Professional Acting Resources


Acting How To: Tips For Getting Auditions

Answers to various acting questions I get from aspiring actors and actresses.

Q: I'm just getting started in acting. Any tips on how to get auditions?

A: As far as getting auditions as a new actor or actress, and are two good places to get started.  They have tons of audition listings that are updated all the time.  As far as hot to actually get the audition, that's a whole different ball game.  

It's really pretty subjective what casting people are looking for and, just due to the volume of submissions, it's pretty easy to get overlooked.  As a tip, I'd say to try and realistically look at yourself and figure out what you can really go out auditioning for.  

As in, if you're not a "surfer" type, don't submit for "surfer" type acting jobs.  As lame as this may sound, the closer you are to a preconceived notion of something, the more likely someone will call you in for those kind of roles.  Think about actors or actresses that are really cherubic or goth or tatoo'd or whatever.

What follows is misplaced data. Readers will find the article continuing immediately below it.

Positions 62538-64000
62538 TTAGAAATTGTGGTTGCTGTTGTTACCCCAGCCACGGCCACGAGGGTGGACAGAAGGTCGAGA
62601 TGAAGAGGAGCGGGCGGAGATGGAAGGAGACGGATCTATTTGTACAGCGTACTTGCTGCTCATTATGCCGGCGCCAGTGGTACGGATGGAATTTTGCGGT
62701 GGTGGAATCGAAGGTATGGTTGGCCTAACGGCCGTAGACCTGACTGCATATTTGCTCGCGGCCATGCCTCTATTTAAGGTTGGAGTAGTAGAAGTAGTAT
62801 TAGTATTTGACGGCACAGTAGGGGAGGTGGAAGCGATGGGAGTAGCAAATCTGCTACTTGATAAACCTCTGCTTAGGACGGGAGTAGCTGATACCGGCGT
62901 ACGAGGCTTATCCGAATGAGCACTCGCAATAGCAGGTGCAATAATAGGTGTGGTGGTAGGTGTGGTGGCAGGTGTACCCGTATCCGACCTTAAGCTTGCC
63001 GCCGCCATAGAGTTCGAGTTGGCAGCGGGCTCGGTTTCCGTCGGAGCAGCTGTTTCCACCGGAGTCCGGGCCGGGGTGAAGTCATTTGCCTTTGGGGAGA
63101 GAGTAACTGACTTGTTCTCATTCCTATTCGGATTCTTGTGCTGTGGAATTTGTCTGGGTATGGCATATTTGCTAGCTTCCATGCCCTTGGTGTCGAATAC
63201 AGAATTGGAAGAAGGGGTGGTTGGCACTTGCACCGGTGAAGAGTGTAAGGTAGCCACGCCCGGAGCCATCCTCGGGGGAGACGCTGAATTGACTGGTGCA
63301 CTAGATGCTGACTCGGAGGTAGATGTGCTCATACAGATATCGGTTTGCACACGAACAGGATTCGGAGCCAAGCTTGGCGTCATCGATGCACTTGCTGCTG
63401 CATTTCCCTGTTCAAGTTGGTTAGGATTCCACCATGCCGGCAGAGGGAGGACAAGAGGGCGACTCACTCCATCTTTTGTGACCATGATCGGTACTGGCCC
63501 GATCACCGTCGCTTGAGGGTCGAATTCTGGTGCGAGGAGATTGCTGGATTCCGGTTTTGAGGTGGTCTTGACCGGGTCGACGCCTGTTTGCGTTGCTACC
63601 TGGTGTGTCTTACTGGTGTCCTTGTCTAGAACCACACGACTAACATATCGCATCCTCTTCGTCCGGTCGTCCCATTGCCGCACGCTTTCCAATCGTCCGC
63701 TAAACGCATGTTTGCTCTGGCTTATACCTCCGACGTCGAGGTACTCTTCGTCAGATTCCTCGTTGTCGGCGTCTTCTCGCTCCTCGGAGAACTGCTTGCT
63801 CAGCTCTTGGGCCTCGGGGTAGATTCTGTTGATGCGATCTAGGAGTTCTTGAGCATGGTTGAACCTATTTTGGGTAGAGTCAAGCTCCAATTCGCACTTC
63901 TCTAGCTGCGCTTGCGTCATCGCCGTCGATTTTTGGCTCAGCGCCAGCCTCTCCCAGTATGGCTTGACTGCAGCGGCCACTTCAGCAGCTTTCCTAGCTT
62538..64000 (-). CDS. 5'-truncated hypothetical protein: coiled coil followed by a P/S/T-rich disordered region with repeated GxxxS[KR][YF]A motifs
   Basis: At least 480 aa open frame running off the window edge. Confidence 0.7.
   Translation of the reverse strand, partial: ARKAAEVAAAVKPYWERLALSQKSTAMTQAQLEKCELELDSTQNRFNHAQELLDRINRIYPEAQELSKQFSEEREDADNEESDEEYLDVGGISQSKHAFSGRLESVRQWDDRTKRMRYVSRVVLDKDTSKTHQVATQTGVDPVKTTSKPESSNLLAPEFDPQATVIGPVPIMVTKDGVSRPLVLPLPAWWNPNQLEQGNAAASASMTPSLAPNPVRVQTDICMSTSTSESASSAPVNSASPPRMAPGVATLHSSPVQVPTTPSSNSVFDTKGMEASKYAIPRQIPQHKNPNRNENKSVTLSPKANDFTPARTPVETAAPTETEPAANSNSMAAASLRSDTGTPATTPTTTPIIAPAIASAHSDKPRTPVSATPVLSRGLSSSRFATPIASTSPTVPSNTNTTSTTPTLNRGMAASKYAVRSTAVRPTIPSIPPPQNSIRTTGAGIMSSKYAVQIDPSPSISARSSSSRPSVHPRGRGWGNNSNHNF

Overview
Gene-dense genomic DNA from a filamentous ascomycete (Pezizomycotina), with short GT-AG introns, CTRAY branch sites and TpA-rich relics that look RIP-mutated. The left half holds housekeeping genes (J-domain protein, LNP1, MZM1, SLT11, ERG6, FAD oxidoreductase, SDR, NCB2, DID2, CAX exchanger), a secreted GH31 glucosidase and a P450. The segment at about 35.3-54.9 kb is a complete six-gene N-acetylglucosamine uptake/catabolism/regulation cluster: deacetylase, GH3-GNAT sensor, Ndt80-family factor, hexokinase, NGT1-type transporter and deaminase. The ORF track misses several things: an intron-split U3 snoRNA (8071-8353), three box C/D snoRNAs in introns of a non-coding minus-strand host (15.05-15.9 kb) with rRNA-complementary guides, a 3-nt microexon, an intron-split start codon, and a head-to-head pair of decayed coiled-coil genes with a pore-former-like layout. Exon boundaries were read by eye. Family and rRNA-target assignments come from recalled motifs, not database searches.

They fit a general idea of what people might be looking for in roles that are appropriate for those "types".  After you can start proving yourself as an actor or actress in booking acting work from those sort of "open call" kind of listings, an acting agent will be the next stop. 

This is, which (theoretically) only goes out to "legitimate" talent agencies.  That's where most of the "juicy" roles for film and television get cast for.  You'll probably need to be SAG or AFTRA by the time you get to this level.  I've heard of actors booking work themselves by self-submitting through "hijacked" copies of the breakdowns (like where some agent gives a copy to his girlfriend, who then gives copies to her friends kind of thing), but as a general rule I think this is pretty frowned upon.

The best tip I can give is to just keep submitting and to not take rejection and not hearing back from your submissions personally.  There's no real, guaranteed "how to" in the auditioning world, other than be the best actor you can be and know as much as you can about the technical requirements of film and television business. 

Best of luck out there!


As always, if you have any questions or thoughts, or would just like to share some of your successes, please feel free to drop me a line.  I actually answer them.

Best of Luck out there and remember, you can't fail if you don't quit.

D.L. White